Writing is my passion. I love using words to capture moods, to nail a setting, to revive moments in the past. It’s magic stuff. It’s like composing music, but with language.
I also have something to say. I have worked in child protection and in mental health, helping to develop, implement and review policies and programs. The caseworkers and clinicians were my heroes. Committed professionals, most of them, who achieved fantastic outcomes against all odds. Sadly, I have also read too many clinical review and post-mortem reports that churn my soul to this day.
So I wrote a book that touches upon the systemic ‘blind spots’ that impede service delivery. The focus on ‘case finding’ and throughput in child protection, at the expense of providing a meaningful service to kids placed in care. The failure to learn from child death inquiries. In mental health, the high threshold for accessing services, the one-dimensional nature of the medical treatment model, the lip service paid to consumer participation and resilience; and the failure to abolish mixed gender wards, leaving vulnerable young women exposed to harassment at a time that they need optimal support and safety.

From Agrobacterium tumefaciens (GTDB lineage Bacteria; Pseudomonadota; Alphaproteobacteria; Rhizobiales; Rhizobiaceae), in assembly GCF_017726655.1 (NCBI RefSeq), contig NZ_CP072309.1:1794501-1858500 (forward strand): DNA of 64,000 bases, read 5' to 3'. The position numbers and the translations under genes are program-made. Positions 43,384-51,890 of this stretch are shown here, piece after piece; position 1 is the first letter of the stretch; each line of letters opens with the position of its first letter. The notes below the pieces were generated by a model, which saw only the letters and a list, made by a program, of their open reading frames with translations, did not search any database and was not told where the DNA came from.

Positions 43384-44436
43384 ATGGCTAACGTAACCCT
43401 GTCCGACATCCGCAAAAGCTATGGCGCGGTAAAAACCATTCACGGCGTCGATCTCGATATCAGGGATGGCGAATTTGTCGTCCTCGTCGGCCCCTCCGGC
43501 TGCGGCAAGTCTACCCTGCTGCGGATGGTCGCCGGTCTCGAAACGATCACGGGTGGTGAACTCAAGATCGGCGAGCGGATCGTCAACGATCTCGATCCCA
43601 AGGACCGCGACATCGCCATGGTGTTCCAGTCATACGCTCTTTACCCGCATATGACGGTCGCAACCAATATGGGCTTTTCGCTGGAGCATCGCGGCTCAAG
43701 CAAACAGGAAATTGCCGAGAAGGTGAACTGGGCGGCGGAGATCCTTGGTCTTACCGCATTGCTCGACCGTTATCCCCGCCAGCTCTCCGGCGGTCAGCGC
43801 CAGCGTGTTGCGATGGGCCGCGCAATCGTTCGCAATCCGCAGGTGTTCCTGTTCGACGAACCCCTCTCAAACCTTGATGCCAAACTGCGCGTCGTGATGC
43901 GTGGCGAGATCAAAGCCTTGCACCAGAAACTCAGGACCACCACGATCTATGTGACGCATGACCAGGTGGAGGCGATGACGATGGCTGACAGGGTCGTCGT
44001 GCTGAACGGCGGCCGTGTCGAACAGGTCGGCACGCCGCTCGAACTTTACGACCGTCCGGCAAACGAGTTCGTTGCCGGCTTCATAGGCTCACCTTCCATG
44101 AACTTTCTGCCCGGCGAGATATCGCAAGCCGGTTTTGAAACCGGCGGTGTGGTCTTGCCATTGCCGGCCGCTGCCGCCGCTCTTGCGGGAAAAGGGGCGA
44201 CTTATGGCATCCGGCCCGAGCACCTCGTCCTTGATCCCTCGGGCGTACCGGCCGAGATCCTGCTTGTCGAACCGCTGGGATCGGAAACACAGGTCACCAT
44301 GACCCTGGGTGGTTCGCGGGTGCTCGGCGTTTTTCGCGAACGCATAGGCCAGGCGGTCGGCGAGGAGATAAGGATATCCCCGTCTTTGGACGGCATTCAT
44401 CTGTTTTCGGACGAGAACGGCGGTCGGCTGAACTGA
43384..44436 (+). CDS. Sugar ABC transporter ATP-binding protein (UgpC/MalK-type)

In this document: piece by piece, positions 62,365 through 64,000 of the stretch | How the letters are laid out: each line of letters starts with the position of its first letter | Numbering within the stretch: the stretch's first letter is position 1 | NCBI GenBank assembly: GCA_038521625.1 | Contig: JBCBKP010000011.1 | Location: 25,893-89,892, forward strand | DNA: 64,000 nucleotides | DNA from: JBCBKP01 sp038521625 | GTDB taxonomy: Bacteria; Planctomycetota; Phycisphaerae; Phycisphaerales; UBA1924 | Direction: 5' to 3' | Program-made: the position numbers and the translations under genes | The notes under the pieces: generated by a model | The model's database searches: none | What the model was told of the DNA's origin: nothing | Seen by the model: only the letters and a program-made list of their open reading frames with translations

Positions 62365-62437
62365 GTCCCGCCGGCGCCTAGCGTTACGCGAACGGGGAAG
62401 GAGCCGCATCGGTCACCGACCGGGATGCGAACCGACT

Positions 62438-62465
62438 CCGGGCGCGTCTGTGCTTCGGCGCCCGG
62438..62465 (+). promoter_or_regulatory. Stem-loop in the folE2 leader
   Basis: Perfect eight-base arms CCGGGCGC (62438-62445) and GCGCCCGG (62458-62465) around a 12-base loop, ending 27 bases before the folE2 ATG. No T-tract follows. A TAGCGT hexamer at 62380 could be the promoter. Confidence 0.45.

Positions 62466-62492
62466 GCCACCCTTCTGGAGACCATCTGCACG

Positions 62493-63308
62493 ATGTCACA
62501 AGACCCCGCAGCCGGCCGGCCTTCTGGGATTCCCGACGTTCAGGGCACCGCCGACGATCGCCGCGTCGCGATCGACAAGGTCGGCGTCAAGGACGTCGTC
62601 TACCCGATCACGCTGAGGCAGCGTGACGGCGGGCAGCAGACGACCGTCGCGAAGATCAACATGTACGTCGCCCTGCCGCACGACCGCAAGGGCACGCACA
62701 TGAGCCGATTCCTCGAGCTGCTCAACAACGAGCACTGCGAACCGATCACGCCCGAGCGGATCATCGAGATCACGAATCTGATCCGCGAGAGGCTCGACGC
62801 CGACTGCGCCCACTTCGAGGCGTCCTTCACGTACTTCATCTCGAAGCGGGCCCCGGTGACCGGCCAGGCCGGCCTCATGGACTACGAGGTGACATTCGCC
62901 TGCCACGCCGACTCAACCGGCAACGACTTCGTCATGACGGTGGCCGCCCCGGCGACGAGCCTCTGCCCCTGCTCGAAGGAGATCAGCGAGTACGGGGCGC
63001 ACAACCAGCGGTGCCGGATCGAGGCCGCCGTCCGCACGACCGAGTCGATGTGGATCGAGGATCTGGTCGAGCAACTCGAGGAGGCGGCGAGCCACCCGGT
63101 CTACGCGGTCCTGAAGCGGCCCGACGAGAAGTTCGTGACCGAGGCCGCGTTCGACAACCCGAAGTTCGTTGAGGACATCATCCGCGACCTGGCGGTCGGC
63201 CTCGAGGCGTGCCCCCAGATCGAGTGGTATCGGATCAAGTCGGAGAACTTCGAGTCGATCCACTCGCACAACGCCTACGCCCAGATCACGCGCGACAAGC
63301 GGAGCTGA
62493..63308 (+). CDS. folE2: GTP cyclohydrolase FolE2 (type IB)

I could have made those points in a pamphlet, a letter to the editor or a soap box rant. Instead, I have chosen to write a novel; and I realise that engaging the reader requires a ripping story. I hope that The Shadows Cast by a Falling Child provides just that.
It tells the story of Gecko, a kid who’s been through foster care’s revolving doors; and Libby, a highly intelligent Year 12 student who struggles with body image issues and depression. Enter Kurt, a well-meaning but bumbling social worker and—by his own admission—the world’s worst Buddhist. What could possibly go wrong?
I am currently working my way through my final edit of The Shadows Cast by a Falling Child. At the end of last year I submitted my draft for a manuscript assessment with Writers Victoria, and the editor’s feedback (“highly engaging, complex and well-plotted (…) an intelligent and moving novel” was heartening. I am citing her praise, not out of vanity, but to reassure you that, as an independent writer, I still pursue the highest standard of excellence in my writing, editing and production.
I am planning to publish my novel later his year, both as a print-on-demand paperback and as an e-book. As for any indie writer, my biggest challenge will be discoverability. I would therefore love it if you could ‘follow’ me on this website. I won’t be sending you newsletters or anything, just the occasional post. It also means that, when my book comes out, you’ll receive a blog post notifying you of the details, so you won’t miss its release!
And if you want to check out my writing before then, I have a number of single short stories published as e-books. Different themes though: most of them are set in Belgium in my youth.
I look forward to hearing from you!